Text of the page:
Grief, Guilt, and Hurricanes

Almost a year ago, I posted about getting ready for Hurricane Matthew in Grief Before and After the Storm. Now Hurricane Irma’s bullying her way toward swallowing my state.

empty battery shelf, TealAshes.com

Batteries were in short supply before Hurricane Irma (photo by Teresa TL Bruce, TealAshes.com).

With Irma following so closely on the horrible heels of Harvey, people in Central Florida took this storm’s approach seriously.  Usually, by the time most folks start preparing — a day or two before a hurricane — supplies become scarce. I went to the store Wednesday to freshen my supplies (read: to buy chocolate-covered cookies and Cheetos) and stopped by a few aisles just to see how they looked in advance of Sunday afternoon’s anticipated rough weather. As you can see by my photos, options were already limited.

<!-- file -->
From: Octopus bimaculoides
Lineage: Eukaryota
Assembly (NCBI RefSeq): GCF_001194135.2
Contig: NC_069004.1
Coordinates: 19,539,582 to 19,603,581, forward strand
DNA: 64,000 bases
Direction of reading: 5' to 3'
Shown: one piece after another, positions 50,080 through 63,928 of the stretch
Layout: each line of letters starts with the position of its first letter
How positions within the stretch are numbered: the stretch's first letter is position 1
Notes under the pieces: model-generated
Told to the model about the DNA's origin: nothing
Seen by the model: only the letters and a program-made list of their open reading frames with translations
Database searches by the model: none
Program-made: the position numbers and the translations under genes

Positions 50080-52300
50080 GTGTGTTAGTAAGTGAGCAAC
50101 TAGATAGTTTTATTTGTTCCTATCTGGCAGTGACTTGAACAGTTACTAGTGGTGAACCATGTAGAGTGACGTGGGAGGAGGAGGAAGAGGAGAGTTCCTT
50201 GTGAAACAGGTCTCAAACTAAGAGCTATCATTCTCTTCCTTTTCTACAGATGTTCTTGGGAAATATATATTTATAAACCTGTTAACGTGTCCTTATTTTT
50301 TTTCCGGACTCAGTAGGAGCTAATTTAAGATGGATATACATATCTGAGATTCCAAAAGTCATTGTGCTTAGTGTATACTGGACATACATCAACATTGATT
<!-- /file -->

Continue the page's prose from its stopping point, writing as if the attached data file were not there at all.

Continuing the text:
It’s awful to admit I smiled when I saw the emptied shelves — not that I felt happy the supplies were gone. Far from it. Many people still needed essential items, and I hadn’t a clue whether they’d be able to find them elsewhere. A part of me even felt guilty that I’d tucked them away months ago when hurricane season began. (I used to teach emergency preparation seminars at public and private events around our area; I generally keep necessary emergency kit items current.)

empty flashlight shelves, empty lantern aisle, prehurricane, tealashes.com

Anyone who waited until four days before Irma’s arrival to purchase flashlights at this store might be spending many hours in the dark (photo by Teresa TL Bruce, TealAshes.com).